I’ve been missing from this space for so long now that when I sit down to write, it feels foreign and almost uncomfortable. It feels like I don’t know it any more, this blog that once felt like my best friend. Now, she’s like that friend from college who, as it turns out, I really don’t have much in common with these days, but I know that once, long ago, we had lots of great times together and shared all of our secrets. The conversation is now slow to start and we can’t get past the awkward silences and talking about the weather. I really want to hang out with her again, but I’m not sure I’ll be able to confide in her as openly and trustingly as I used to.
I’ve intended to write so many things over so many of these past two years, but I freaked myself out a bit. I began to think about those of you who may still be reading here (when there is something to read). I know many of you may be strangers, some of you are old friends from food blogging and social media, some of you may be friends or colleagues from my real life (as opposed to this online one), a handful of you are family or friends of the family, and a small number of you (or maybe more?) may be patients or friends of patients. I questioned whether it was good for me to be so honest and open and raw. I began to wonder whether what I share here could hurt me in any way. Or whether it could hurt someone I love.
I cooked dinner for my family last night, and it feels like a major accomplishment. Other than holiday cooking and the rare episode of baking with the kids, I’ve spent more time watching my husband cook over these past several months than I’ve actually done myself. I used to call myself a weekend cook, but really, I’m not even that anymore.
I love cooking, but I’ve been in such a rut lately. I have stacks of food magazines overflowing in my living room, mostly just gathering dust and serving as unstable perches for sleeping cats. I’ve always been a devoted reader of Saveur, Food and Wine, and Fine Cooking, but when I cleaned out a stack of magazines to donate to the waiting room at work, I found unread issues from months ago. It’s embarrassing.
But yesterday, I took a copy of Saveur – the May France issue – to my kids’ tennis lessons. We’re heading to London and Paris this summer, so this issue caught my attention more than any others have lately. I split my attention between watching my kids thwack the tennis ball across the court and the glossy pages filled with recipes from Provence, Lyon, and Bordeaux. I bookmarked some pages – one of them highlighting a bakery in the Marais neighborhood we’re renting an apartment in later this summer – and imagined how wonderful it must be to be the food writer writing those essays.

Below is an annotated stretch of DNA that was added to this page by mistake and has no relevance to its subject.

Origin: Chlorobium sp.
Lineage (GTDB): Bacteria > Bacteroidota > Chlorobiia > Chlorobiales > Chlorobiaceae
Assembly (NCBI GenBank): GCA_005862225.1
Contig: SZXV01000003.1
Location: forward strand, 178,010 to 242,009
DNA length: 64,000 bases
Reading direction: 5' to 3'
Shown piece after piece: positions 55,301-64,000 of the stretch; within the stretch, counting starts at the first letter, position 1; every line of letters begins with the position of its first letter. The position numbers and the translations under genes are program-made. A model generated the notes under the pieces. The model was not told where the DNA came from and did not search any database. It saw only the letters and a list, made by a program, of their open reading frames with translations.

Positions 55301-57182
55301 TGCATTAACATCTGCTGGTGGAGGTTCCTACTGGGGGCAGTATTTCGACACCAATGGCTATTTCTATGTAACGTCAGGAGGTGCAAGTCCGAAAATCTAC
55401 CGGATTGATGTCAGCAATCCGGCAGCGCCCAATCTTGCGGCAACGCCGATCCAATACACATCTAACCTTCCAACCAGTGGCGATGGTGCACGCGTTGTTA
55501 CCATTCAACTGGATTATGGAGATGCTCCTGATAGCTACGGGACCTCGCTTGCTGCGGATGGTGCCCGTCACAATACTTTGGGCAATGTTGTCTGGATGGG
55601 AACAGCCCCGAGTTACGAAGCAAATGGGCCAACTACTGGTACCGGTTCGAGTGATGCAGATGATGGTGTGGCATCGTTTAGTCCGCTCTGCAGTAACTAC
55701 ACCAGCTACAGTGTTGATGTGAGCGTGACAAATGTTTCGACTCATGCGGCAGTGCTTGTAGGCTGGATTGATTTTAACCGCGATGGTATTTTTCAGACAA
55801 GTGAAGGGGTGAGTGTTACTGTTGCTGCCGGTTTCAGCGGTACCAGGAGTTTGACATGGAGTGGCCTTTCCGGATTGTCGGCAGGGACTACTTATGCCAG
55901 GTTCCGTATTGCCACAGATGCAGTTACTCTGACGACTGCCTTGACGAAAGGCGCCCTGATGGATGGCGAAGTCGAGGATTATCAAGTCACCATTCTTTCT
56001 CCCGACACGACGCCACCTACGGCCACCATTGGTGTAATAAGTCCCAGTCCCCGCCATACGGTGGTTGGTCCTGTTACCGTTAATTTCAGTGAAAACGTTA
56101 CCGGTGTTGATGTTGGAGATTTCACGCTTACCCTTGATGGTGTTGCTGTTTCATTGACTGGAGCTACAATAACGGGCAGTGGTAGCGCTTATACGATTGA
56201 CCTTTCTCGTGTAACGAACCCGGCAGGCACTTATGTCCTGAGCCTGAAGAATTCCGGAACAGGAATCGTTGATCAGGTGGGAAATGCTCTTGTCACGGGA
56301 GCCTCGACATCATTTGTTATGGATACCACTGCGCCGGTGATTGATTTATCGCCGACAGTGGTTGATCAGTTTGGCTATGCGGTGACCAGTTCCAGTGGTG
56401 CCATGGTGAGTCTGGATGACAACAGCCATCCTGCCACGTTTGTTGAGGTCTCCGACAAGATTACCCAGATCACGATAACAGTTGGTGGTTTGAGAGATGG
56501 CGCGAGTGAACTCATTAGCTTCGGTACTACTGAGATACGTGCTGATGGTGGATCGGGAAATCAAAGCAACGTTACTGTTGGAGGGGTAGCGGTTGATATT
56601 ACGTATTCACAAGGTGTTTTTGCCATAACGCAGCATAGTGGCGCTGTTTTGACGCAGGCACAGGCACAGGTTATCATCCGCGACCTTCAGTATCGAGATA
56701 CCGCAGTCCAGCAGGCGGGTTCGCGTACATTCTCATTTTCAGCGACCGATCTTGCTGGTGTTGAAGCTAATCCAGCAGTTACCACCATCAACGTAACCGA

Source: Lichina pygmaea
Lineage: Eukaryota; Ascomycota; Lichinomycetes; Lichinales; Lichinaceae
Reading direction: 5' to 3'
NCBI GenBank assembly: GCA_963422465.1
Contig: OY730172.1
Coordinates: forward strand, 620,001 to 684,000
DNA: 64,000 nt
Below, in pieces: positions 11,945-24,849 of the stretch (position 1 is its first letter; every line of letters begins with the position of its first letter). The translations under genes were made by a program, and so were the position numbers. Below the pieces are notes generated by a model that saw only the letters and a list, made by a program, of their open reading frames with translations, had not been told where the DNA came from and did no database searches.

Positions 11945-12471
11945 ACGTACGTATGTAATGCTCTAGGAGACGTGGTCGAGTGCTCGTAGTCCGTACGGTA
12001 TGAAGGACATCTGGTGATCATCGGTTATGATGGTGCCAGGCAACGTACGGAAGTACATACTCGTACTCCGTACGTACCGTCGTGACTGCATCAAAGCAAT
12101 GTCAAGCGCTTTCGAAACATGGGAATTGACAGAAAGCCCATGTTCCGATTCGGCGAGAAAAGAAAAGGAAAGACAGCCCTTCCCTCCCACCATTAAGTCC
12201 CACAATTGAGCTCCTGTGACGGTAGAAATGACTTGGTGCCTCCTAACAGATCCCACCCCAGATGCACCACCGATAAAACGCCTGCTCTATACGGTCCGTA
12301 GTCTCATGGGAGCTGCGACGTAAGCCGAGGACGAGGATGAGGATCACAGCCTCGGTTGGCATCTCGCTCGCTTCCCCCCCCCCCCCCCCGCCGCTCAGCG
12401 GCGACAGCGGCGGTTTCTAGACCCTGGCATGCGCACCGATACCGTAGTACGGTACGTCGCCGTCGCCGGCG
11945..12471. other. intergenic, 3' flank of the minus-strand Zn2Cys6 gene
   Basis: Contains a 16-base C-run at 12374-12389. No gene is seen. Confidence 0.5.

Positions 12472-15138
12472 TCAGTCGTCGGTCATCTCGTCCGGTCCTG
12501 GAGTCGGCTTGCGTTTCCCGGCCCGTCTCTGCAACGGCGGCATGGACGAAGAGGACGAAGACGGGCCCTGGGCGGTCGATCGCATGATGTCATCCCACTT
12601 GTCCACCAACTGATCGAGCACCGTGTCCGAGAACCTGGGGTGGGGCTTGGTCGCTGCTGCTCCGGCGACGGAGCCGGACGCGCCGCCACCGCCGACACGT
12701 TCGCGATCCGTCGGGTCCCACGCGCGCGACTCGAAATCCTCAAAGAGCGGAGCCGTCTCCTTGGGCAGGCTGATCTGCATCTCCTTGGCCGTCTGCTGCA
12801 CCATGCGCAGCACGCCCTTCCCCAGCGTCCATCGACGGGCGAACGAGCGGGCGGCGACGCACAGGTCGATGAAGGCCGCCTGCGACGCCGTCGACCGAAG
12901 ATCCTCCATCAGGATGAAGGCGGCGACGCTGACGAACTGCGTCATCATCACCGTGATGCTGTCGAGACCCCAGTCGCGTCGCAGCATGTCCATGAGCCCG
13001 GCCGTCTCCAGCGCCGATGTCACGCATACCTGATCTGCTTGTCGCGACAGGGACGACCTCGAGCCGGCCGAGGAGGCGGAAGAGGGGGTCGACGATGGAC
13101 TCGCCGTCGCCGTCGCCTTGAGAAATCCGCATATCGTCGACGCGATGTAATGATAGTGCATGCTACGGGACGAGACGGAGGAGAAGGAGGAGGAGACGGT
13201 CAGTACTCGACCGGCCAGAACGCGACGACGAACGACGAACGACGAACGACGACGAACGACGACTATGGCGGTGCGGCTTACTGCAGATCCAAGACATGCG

Writing you a letter this way – by blog post on the internet – may be a bit silly, but you and I have always been the letter writing sort, and writing letters (or blog posts) is so cathartic. I know you can’t read this, but it’s good for me to get the words out. Or maybe you can read this. You’ve always been able to do just about everything you ever wanted to do, and if you wanted to read this, I believe you’ll find a way.
It was two years ago today – the 27th of February, 2014 – that you died. I remember being angry with you that you waited until we had all left the hospice, waited until the early dawn hours when we were all sleeping. I wish you’d waited until we could have kissed your warm cheek one last time. I wish you’d waited until Tina arrived from Chicago. She really wanted to see you one last time.
I often tell myself that you’re watching us from wherever you are right now. I like the idea of that. When I dream, you’re frequently there, and I wonder if this is your way of letting me know you’re okay. Usually in those dreams, I’m trying to go with you somewhere, and I can’t quite get there before waking up. Or, I’m trying to speak to you and can’t get the words out in a way that you can hear them. But always in my dreams, you are able to walk again and you look whole and healthy, with no evidence of the strokes or the dementia that left you debilitated. And always, you smile at me in a way that lights up your entire face.
The kids are playing basketball at the park with Sam as I write this. You’d be proud of how they are turning out. Maddie is nearly as tall as I am. They’re both beautiful, inside and out, and they are bright and curious. You would absolutely love spending time with them. You all would have the most wonderful conversations, and I know they would love to hear your stories about growing up in Louisville. Maddie might drive you crazy when she rolls her eyes at you, but I’d remind you that she’s in 6th grade and that is almost part of the uniform. Oliver really only remembers you being sick and in the wheelchair, but Maddie remembers you as you were, when you were whole, when you were you.